Even under persecution it is not sin—indeed, it is a virtue—for a Baptist to maintain charitably the importance of Baptist distinctives. This is exactly what the first generations of Baptists did as they emerged from the English Reformation. They recognized their commonalities with the Puritans and the Separatist Congregationalists, and they affirmed fellowship at those points. Nevertheless, they rejected full fellowship with these groups in favor of church order that approximated (as they saw it) more closely that of the New Testament. All of these groups stood against the persecution of the established order, but they all organized churches according to their understanding of the biblical pattern.
Under persecution the differences between Christians over eschatology may become even more pointed than they are in times of peace. We might ask whether believers who are suffering deprivation and imprisonment reasonably expect that they might be delivered by the Rapture at any moment. Or must they resign themselves to a hope in the distant future? Should those who experience opposition and oppression expect the gradual transformation of the earthly order by and into the millennium, a process that may require centuries? Or should they expect the complete and sudden replacement of the present order by the kingdom of Christ? To people in a jail cell these differences could hardly seem merely academic.
When Bibles are being confiscated and burned, will churches receive some additional prophecies to speak directly to them under their present circumstances? Will they be able to exercise Kingdom Authority over disease, demons, and possibly even death? Or should supposed prophecies and exorcisms be seen as counterfeits and distractions from the main business of understanding the Scriptures and transmitting the system of faith? The differences between Cessationism and Charismaticism will become more, and not less, important as conditions worsen.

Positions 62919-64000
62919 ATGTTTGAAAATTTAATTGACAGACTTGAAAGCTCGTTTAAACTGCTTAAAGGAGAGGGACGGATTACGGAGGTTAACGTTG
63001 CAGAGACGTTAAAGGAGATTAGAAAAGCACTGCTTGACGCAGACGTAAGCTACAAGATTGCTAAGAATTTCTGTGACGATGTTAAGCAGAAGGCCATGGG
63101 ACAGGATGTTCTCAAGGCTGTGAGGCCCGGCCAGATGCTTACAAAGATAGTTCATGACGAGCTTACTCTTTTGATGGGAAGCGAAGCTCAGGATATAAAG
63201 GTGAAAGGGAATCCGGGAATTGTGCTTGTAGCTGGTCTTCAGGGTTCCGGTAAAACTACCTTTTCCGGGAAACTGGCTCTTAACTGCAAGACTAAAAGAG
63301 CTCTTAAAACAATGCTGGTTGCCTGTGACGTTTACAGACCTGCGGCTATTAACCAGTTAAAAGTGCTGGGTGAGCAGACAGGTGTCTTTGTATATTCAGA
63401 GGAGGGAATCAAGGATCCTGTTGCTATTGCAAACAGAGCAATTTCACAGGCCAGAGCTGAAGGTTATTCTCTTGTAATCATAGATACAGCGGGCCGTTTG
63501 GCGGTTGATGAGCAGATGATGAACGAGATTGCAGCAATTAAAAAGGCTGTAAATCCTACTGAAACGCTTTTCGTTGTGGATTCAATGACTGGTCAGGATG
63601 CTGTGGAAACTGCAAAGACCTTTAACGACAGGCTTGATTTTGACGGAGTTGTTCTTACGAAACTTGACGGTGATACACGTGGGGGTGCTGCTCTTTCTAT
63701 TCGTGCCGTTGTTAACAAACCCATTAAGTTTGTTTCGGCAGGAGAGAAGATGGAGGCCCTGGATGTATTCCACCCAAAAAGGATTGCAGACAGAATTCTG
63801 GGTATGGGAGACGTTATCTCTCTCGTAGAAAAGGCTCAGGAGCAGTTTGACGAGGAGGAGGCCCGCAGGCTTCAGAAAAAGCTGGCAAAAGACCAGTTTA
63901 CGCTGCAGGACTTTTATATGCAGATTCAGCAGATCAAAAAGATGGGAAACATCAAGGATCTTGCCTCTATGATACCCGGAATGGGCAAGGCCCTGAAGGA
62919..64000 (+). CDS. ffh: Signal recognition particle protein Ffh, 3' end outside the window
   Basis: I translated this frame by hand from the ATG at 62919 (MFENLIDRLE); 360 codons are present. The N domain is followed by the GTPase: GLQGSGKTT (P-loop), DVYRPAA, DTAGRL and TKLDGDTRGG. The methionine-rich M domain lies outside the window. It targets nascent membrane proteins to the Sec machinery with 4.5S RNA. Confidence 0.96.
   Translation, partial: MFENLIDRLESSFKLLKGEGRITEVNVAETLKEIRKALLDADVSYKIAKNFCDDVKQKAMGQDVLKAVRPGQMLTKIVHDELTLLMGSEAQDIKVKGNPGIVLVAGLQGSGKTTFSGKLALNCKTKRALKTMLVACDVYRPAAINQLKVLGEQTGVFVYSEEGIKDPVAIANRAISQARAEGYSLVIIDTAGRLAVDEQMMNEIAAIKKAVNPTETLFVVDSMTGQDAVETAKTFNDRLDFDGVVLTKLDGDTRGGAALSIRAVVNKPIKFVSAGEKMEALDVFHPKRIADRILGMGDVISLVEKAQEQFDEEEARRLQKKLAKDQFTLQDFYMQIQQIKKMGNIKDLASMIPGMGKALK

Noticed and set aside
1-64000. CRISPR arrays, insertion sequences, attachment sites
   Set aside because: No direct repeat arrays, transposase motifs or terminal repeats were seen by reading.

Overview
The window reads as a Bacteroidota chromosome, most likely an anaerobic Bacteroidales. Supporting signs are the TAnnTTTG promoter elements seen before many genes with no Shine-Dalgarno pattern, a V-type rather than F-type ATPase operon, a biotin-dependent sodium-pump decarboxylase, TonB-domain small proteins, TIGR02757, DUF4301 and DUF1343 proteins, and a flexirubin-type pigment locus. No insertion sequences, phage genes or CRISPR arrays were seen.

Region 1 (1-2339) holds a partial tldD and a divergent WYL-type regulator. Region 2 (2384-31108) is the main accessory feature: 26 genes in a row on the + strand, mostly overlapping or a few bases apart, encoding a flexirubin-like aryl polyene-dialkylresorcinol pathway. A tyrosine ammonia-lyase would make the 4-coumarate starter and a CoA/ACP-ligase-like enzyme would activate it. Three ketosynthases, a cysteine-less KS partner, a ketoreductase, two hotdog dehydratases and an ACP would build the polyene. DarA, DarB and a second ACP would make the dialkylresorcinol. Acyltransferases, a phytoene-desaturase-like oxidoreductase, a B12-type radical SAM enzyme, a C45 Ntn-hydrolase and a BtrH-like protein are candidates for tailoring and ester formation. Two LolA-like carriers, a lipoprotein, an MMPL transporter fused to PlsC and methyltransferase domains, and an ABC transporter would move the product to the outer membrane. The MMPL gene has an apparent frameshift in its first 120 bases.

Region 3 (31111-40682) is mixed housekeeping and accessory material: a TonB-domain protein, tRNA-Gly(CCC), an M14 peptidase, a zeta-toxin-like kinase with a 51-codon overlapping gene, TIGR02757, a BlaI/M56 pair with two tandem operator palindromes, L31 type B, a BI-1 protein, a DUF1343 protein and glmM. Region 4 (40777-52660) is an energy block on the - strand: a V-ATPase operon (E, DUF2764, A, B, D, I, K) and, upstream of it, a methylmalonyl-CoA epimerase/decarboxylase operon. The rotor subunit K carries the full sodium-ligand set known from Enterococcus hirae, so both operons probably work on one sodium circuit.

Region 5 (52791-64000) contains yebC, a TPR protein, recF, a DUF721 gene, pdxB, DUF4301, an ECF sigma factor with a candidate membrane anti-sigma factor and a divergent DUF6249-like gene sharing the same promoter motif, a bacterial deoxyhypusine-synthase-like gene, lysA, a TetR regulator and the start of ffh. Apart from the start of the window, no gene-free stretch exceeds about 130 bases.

Pastors of the future must be prepared to guide their churches through all of these mine fields. They must also be prepared to galvanize their congregations against the corrosions that seep in from the secular culture. Already some professing evangelicals are attempting to defend same-sex unions and gender transitions. Evangelicals are playing with Marxian-based critical theory. Such people offer sophisticated arguments in favor of these deeply anti-Christian trends. Future pastors must understand the influences, grasp the arguments, and steer their churches through the new obstacle courses with which they are confronted.
Knowing what we may soon face should shape our vision of fundamentalist education, and particularly our vision of pastoral preparation. While we might wish that we were preparing men to lead great revivals, we are most likely preparing them to lead the churches through the new Dark Age. We need to rethink the content of our pastoral preparation with that Dark Age in view.
This essay is by Kevin T. Bauder, Research Professor of Systematic Theology at Central Baptist Theological Seminary. Not every one of the professors, students, or alumni of Central Seminary necessarily agrees with every opinion that it expresses.
From Pole to Pole Let Others Roam
John Newton (1725–1807)
From pole to pole let others roam,
And search in vain for bliss;
My soul is satisfied at home;
The Lord my portion is.
Jesus, who on his glorious throne
Rules heaven and earth and sea,
Is pleased to claim me for his own,
And gives himself to me.
His person fixes all my love,
His blood removes my fear;
And while he pleads for me above,
His arm preserves me here.
His word of promise is my food,
His spirit is my guide;
Thus daily is my strength renewed,
And all my wants supplied.
For him I count as gain each loss,
Disgrace for him renown;
Well may I glory in my cross,
While he prepared my crown.